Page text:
Frank Sinatra was only one of a handful of popular entertainers who dominated Western popular culture for six decades. From his early fame as 'the Voice' in the early 1940s, through to the high rolling, fast living 'Rat Pack' era, to the protracted Lear-like farewell tours of his twilight years, Sinatra was the epitome of cool. This compelling, consistently insightful book portrays Sinatra in his many contradictory hues of ambition, generosity, menace and vituperation. The book asks why Sinatra's public character which mixed insufferable hauteur with soapy populism and nobility with the lowest kind of vindictive violence proved so enduring with the Western public? What model of masculinity was Sinatra projecting? Why did his recordings, concert performances and film work persuade audiences that he was really talking to them alone? What does his career tell us about the relationship between celebrity and popular culture?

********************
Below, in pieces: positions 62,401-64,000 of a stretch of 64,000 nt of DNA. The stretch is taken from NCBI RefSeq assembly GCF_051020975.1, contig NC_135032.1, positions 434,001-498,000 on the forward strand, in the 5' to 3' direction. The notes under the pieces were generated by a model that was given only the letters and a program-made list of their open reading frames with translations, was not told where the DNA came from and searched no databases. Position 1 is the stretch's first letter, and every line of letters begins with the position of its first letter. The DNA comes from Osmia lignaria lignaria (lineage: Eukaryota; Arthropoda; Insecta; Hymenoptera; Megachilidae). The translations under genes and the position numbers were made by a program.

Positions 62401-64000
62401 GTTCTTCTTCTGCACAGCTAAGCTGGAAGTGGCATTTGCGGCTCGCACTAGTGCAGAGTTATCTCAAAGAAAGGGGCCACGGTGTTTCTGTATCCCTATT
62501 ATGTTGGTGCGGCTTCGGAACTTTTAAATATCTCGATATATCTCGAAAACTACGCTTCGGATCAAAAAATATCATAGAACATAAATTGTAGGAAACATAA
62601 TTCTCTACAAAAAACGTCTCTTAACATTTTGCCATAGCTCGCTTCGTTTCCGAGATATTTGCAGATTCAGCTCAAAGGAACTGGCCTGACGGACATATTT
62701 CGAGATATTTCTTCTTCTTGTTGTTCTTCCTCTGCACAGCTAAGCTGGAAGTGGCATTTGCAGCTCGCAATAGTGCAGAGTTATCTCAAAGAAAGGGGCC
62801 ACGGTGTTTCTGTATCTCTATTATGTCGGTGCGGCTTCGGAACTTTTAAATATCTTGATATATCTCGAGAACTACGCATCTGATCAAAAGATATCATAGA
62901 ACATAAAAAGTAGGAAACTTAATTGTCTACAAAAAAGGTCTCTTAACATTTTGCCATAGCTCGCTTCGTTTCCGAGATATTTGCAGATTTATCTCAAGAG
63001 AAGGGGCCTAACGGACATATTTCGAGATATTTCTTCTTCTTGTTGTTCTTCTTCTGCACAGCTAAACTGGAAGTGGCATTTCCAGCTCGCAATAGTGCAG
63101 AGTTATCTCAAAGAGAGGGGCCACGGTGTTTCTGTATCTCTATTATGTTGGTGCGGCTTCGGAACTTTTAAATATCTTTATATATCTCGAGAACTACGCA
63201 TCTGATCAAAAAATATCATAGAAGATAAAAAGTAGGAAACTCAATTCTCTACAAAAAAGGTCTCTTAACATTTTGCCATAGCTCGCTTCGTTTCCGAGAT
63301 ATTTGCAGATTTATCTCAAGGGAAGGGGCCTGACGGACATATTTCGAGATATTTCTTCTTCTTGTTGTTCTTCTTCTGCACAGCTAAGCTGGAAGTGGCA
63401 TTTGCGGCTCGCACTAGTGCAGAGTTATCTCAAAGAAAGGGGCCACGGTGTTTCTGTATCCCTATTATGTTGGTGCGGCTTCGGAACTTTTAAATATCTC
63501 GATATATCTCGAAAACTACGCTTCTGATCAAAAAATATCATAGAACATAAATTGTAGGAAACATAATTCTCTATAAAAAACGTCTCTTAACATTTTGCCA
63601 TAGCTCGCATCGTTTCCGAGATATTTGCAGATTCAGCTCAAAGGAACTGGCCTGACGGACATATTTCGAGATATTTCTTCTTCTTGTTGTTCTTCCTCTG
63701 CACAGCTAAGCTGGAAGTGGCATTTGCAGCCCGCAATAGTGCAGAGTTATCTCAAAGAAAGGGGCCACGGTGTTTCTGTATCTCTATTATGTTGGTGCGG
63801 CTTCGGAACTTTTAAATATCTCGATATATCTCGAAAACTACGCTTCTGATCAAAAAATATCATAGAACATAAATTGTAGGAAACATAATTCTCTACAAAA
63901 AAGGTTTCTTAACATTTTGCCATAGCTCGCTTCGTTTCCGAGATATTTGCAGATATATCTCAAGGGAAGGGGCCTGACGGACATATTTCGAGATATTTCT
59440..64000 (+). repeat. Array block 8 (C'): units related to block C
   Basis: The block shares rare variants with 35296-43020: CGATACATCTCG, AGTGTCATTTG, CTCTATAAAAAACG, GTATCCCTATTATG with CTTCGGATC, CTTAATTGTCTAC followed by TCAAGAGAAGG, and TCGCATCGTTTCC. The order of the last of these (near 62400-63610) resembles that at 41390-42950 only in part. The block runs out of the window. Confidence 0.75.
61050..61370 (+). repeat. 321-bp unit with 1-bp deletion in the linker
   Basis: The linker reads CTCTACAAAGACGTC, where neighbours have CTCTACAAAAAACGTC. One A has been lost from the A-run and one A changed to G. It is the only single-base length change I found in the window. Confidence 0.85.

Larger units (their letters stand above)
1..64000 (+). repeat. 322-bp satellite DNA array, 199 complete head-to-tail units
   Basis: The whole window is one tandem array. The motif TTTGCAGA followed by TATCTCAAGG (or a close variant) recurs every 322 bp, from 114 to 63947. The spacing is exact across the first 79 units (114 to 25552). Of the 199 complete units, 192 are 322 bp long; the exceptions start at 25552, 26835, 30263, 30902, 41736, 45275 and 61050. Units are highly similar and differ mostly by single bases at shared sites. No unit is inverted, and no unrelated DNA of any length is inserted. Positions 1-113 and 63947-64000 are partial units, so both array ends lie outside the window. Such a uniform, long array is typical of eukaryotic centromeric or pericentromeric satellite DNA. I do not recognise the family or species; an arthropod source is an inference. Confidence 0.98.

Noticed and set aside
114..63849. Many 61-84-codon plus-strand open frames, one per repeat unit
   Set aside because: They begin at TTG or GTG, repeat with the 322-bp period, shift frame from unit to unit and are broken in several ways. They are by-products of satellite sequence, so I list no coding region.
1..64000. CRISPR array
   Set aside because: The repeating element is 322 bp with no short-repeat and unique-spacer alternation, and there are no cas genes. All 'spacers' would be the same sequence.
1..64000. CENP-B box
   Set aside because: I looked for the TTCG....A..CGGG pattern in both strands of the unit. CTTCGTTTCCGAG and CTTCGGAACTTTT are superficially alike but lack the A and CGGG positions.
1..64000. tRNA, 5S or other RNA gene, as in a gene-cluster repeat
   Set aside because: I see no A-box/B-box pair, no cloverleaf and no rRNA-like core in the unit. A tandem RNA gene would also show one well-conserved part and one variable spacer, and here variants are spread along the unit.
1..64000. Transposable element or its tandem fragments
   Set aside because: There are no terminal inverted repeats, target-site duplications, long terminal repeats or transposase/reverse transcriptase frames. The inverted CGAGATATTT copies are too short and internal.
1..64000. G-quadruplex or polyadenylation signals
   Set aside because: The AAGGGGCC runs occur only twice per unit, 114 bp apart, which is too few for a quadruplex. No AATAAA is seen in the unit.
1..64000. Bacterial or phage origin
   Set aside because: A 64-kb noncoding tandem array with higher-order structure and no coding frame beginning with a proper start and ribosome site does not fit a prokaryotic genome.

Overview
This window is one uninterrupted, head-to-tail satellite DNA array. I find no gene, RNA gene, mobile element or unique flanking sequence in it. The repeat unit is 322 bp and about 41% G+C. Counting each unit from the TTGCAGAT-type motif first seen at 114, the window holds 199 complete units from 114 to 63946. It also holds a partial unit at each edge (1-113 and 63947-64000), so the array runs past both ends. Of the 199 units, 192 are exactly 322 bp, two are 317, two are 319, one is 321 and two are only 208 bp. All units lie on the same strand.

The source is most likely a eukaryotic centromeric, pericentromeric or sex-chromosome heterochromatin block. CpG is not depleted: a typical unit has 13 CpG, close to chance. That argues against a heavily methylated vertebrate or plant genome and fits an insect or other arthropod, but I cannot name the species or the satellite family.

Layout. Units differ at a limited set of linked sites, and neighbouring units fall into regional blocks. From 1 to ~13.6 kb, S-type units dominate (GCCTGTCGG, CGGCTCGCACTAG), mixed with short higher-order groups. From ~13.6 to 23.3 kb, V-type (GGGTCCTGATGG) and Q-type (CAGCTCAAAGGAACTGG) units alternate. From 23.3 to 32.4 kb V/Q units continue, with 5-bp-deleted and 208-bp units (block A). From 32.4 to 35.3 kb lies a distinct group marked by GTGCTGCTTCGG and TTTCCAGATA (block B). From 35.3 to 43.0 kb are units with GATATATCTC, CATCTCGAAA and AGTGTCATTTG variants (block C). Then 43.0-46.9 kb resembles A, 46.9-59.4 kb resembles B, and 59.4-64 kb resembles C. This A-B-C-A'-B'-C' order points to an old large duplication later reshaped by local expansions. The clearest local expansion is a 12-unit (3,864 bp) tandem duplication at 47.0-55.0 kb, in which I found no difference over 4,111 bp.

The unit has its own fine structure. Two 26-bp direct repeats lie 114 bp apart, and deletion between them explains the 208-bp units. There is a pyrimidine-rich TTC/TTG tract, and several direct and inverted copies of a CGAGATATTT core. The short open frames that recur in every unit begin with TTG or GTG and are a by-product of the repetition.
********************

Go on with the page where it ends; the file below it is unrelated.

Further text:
Sinatra may not have found his Boswell with this study, but our understanding of him will never be the same again. Rojek's is the first book to take Sinatra's cultural significance seriously. It is a landmark work in our understanding of celebrity and popular culture. The book will be of interest to students of Cultural, Media and Communication Studies, Sociology and, most of all, anyone who has bought a Sinatra recording or seen a Sinatra film.